Timothy Boche excelled at three sports, presided over the student council and acted in plays at Simley High School. Outgoing and kind, he got along with all kinds of people, family members say.

“He was in everything,” said Terry Boche, his younger brother. “He had enormous potential.”

But Boche’s life was cut short in 1966 at the age of 17, when he drowned in a pond across from the Inver Grove Heights school. Determined not to forget him, the high school named its football field after him a year later, and the Lettermen’s Club raised money to put up a monument in his memory.

When construction began on Simley’s new stadium five years ago, the 4 ½-by-6-foot stone marker disappeared. Boche’s friends and family weren’t sure where it went, or whether it would ever return.

“So often I’ve gone by the field and wondered what happened to it,” said Ardi Roberts, whose husband Don taught and coached Boche at Simley.

This week the marker, which reads “Boche Memorial Field,” was installed at a new spot outside Spartan Stadium’s ticket booth, ensuring that current and future students will know about the charismatic dark-haired teen who died more than 50 years ago.

Inver Grove Heights’ Superintendent Dave Bernhardson said the school district didn’t misplace or forget about the monument. Officials were just waiting for the right time to put it back up, said.

Bernhardson said that despite all the decades since, many Inver Grove Heights residents still remember Boche and the memorial. “I get asked about it on a regular basis when I’m out in the community,” he said.

Tragedy strikes

While some vestiges of Boche’s legacy remain, including an Inver Grove Heights Lions Club scholarship in his name, others are gone.

Boche was leading a captain’s football practice at the high school one day in July 1966. After it ended, a group of boys headed to nearby Simley Pond — called Lake Nelson in some places back then — for a dip.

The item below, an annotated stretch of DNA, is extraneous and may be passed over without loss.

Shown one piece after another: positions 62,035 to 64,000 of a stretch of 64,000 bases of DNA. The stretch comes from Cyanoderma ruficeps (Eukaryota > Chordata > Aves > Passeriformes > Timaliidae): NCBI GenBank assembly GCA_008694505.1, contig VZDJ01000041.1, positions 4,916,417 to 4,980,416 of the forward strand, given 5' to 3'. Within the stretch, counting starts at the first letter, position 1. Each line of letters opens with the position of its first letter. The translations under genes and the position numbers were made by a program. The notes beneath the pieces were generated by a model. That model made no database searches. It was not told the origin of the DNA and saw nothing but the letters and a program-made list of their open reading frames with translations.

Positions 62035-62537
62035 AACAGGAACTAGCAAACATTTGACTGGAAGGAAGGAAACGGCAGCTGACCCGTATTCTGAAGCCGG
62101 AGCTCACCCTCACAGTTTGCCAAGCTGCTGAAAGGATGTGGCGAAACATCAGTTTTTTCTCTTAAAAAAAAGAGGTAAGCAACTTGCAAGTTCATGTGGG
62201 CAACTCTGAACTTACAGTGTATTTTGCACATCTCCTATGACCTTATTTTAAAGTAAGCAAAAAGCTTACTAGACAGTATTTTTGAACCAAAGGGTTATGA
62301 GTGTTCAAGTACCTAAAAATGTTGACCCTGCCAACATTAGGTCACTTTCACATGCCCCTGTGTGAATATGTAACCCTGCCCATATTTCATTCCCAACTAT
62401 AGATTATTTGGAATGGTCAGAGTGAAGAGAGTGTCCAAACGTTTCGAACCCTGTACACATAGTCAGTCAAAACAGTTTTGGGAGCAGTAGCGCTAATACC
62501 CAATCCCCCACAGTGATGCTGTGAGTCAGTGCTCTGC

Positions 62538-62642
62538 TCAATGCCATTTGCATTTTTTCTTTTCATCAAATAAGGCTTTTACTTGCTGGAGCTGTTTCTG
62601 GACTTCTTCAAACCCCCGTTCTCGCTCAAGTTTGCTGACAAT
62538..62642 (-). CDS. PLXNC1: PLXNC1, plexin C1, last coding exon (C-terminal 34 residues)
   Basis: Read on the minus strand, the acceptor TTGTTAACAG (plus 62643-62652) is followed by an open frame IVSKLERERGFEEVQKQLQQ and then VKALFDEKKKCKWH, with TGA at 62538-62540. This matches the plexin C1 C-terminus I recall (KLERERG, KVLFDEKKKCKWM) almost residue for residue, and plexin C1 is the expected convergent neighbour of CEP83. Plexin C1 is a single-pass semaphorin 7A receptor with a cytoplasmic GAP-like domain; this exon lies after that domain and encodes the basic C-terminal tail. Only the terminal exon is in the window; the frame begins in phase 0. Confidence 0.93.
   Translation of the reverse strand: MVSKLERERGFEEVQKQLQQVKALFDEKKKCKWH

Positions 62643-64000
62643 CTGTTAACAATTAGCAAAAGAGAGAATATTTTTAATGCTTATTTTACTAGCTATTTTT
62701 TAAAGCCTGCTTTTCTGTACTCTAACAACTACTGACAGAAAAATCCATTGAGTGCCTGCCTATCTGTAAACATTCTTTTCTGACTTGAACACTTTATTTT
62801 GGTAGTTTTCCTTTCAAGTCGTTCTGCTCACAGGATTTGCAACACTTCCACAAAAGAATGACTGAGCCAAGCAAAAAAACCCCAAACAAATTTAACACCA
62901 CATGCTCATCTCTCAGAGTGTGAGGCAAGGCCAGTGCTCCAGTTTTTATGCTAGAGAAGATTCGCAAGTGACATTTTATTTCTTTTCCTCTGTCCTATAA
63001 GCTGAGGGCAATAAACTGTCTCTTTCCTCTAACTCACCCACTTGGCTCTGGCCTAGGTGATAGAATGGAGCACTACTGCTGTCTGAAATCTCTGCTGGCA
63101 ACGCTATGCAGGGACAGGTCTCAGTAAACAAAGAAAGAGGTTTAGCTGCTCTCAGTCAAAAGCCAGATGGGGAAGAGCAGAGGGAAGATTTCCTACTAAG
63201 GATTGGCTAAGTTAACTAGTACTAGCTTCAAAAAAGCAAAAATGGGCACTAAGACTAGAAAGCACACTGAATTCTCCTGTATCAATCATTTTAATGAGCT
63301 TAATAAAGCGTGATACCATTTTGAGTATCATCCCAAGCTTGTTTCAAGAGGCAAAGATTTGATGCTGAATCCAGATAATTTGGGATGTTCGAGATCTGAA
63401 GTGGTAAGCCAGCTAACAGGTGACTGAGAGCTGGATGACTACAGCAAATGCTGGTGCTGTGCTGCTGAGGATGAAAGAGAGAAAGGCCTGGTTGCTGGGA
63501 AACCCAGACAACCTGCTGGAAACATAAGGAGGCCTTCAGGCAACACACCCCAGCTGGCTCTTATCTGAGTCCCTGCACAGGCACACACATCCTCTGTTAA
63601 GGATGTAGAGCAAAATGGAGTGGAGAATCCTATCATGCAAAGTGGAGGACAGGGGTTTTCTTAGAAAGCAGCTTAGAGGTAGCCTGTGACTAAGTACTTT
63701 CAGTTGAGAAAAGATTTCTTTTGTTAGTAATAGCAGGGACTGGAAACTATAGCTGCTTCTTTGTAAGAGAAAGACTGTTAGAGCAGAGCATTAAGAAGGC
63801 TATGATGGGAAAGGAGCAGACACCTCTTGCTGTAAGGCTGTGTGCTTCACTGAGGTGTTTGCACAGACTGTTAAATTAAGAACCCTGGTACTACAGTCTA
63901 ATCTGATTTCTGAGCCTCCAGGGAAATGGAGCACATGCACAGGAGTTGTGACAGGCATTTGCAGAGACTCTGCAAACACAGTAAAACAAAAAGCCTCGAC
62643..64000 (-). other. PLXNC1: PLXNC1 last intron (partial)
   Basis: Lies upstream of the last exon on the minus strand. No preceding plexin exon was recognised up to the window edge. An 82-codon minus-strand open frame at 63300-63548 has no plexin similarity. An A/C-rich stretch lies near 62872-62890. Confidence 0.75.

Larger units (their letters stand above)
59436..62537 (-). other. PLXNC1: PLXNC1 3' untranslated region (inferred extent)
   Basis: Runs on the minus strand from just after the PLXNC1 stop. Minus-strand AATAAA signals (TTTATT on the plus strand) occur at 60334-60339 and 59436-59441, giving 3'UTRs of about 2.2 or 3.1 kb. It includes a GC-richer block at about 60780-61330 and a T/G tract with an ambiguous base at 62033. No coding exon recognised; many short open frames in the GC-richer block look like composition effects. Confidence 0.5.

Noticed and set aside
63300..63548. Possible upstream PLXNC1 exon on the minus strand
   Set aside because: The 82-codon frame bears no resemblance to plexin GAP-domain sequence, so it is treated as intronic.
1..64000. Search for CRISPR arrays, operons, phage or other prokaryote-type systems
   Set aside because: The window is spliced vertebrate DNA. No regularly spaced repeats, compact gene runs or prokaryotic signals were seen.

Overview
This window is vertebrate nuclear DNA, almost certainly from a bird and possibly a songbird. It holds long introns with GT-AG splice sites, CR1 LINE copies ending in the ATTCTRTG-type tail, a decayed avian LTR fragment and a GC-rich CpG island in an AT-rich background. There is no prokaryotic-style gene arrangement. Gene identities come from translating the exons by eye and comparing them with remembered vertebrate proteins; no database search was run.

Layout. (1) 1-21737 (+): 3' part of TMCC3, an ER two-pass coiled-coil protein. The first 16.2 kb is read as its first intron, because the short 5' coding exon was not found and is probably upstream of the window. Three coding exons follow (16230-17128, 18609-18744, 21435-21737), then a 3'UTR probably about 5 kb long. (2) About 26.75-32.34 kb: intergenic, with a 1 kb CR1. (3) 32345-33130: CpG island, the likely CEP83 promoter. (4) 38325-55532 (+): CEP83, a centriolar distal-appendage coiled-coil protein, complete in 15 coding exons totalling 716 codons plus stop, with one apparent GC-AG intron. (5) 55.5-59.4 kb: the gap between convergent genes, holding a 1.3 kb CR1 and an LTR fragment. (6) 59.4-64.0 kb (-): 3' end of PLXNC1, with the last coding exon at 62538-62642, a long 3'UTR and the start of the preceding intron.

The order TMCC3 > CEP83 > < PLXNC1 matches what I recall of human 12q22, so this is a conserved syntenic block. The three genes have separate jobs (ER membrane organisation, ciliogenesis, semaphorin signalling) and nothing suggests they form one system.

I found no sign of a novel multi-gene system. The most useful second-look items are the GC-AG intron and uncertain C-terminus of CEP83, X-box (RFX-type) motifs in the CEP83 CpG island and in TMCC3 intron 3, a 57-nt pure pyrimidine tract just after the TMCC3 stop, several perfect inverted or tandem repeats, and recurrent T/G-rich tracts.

He soon experienced cramps, Terry Boche said, and sunk to the bottom of the pond. His friends tried to help him, but to no avail. He drowned in the swimming hole.

Don Roberts, who coached Boche on the football team, remembers it was a difficult time and that many students were upset. Ardi Roberts said the loss was even more painful because the high school was smaller and everyone knew everyone else.

Terry Boche remembers the support that community members offered his family. His parents were “thrilled” at the idea of the memorial, he said.

On Wednesday, Simley alumni Jon Dietrich, who owns Hardline Concrete and Masonry, led a crew of workers preparing the area where the marker will go.

Though he had always heard that a boy had drowned at Simley Pond, Dietrich said he didn’t know much else about Boche. Now he knows the story and believes it’s important to preserve the school’s history, he said.

He showed how the marker will be placed, at a 45-degree angle, so people can see it better.

“I want the ‘Wow’ factor when people come up here,” Dietrich said.

Terry Boche said his family is surprised and pleased to see the marker returned to a prominent place. Kids today need a role model, he said, and his brother’s memory might provide that.

“[His death] impacted the school so much,” Terry Boche said. “Just like any piece of history, it’s important for them to know.”